OR LET OTHERS DO IT FOR YOU
With an Auction House
If you’re a bit of a gambler, consider an auction house, especially if you have several items. An auctioneer has to be licensed and bonded, and he has a vested interest in getting the most money for your item, since he makes a commission (20 to 30 percent) based on its sale price. A good auction can whip dealers into a frenzy and drive up prices, says auctioneer Walt Kolenda. Find local auctions at auctionzip.com.
With a Dealer
If you’re a cautious type, you may be happier with a dealer. He’ll usually pay you immediately, but he may pay you less, since he has operating costs to cover and could be sitting on your item for a while. But if you have only one or two things and need to move them right away, this may be the best option. Pick a dealer by soliciting recommendations, says New York dealer Nick Dawes. “Dealers have a reputation that they’re out to scam you,” he says. “But if a dealer is well established, he can’t afford not to be honest.”
It’s advisable to make appointments at a few places, says Kolenda. He cautions, however, that dealers do hate to hear “I’ll get back to you,” so be prepared to hear a lower estimate if you go back a second time.
At a Consignment Shop
Yet another way to move your merchandise if you can sit tight, says Szescila: consignment shops. You take your item to the shop, the merchant sets a price, and you get a percentage of the money when your item sells.
Worth the Least?
A. A pulled tooth
B. A glass eye
C. A “limited edition” collectible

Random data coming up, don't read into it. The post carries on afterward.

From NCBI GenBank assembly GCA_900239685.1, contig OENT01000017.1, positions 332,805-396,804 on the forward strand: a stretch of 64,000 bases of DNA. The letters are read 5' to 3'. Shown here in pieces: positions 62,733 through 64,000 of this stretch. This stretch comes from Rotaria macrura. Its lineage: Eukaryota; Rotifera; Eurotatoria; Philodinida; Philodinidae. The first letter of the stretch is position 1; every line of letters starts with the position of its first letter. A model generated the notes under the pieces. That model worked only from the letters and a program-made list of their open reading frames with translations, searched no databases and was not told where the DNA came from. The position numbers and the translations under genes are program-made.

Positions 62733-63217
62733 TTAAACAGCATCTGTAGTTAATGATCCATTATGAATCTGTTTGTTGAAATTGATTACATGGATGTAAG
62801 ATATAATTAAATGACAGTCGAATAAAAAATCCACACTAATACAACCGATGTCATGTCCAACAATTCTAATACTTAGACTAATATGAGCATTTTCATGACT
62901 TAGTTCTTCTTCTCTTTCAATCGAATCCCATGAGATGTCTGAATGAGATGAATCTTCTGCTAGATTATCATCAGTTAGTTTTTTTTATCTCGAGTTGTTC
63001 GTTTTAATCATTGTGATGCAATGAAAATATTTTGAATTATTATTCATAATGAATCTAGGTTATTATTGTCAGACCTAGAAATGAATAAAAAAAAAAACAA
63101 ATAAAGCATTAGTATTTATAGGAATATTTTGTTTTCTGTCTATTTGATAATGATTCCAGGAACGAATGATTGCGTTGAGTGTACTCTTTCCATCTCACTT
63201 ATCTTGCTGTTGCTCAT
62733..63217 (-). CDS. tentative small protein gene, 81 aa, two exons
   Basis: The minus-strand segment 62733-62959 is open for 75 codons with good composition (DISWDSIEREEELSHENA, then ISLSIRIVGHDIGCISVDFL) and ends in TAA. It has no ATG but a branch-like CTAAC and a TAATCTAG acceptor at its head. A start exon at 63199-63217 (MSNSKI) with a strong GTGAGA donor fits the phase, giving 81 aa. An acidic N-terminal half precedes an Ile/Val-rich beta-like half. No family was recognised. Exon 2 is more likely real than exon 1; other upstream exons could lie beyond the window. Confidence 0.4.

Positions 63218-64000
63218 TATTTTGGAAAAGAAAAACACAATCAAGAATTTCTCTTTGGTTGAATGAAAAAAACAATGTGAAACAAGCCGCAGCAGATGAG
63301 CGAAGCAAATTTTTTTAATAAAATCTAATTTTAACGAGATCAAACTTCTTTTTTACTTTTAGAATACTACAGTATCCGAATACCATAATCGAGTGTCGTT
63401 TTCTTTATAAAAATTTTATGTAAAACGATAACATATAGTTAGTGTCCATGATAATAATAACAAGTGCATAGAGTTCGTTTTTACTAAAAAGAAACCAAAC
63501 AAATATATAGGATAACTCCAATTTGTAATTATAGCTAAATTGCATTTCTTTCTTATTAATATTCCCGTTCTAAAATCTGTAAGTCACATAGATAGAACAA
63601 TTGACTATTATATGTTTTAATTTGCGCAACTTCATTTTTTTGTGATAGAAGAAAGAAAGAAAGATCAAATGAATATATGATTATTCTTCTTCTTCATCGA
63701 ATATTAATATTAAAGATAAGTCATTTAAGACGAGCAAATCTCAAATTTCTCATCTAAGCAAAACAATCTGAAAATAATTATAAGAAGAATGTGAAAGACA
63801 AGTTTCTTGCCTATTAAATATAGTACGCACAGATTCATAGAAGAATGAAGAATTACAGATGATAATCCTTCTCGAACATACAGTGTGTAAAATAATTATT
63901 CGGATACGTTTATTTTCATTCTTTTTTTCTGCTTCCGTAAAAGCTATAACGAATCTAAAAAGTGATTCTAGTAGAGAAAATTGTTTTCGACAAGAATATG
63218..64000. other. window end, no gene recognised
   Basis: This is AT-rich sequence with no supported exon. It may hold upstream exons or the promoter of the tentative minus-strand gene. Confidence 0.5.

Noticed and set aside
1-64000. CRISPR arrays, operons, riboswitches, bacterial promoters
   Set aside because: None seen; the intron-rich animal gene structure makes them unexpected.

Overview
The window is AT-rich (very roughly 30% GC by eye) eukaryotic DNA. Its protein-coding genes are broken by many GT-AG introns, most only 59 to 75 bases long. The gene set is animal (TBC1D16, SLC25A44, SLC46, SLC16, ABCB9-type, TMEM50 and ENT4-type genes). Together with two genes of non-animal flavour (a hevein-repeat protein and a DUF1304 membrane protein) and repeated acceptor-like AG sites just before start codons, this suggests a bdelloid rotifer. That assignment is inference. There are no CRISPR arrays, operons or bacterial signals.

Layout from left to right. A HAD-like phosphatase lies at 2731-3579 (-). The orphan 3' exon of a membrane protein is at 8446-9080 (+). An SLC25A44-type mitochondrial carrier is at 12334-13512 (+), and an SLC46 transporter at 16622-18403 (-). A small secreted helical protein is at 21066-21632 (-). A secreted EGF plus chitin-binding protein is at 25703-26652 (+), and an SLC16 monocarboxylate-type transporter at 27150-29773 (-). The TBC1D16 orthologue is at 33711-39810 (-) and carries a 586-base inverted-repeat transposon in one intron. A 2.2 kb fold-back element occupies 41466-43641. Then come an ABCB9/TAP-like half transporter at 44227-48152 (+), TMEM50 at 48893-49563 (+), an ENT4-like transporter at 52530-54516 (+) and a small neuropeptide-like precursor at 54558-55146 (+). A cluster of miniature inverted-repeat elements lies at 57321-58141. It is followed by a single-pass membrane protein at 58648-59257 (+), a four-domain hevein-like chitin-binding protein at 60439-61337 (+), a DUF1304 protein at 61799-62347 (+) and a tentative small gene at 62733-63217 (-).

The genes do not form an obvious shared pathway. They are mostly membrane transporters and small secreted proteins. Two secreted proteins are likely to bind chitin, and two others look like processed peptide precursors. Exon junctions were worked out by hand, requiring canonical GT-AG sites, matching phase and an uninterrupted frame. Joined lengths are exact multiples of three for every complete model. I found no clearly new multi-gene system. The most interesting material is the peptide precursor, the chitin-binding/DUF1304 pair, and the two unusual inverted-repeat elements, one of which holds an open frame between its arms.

Answer: C. “It’s junk,” says auctioneer Walt Kolenda. “They’ll say ‘Limited to a firing of 10,000 of these ceramic plates.’ Yeah, 10,000A. Then they’ll do another lot: 10,000B. They make millions.” On the other hand, Good Ole Tom’s, in Connecticut, and other metal retailers will buy your dental gold (Tom’s figures it at 16 karats), and Dave Adelman, of Jerry’s Pawn Shop in Atlanta, says his father-in-law once paid $100 for a glass eye from a customer down on his luck—though of course he had no intention of reselling it. “That’s what we call a sweetheart loan,” Adelman admits.
Other DIY Marketplaces
Bonanzle.com: An online garage sale, with a community of small sellers and the chance to negotiate in real time via instant messenger.
Dealitlive.com: Anybody with a webcam and a mike can star in this DIY version of the Home Shopping Network. (This one’s still at the beta stage.)
Portero.com: Luxury jewelry, accessories, artwork, and housewares.
Half.com: Books, movies, CDs, and video games, new and used.
Abebooks.com: New and secondhand books both rare and common.
Alibris.com: New and used books, music, movies, and textbooks.
Buymytronics.com: Sell your used, new, and even broken gadgets, including iPods, cell phones, and game consoles.
Secondspin.com: Used CDs, DVDs, and video games.
National Association of Resale and Thrift Shops (narts.org): Search for stores based on city or zip code.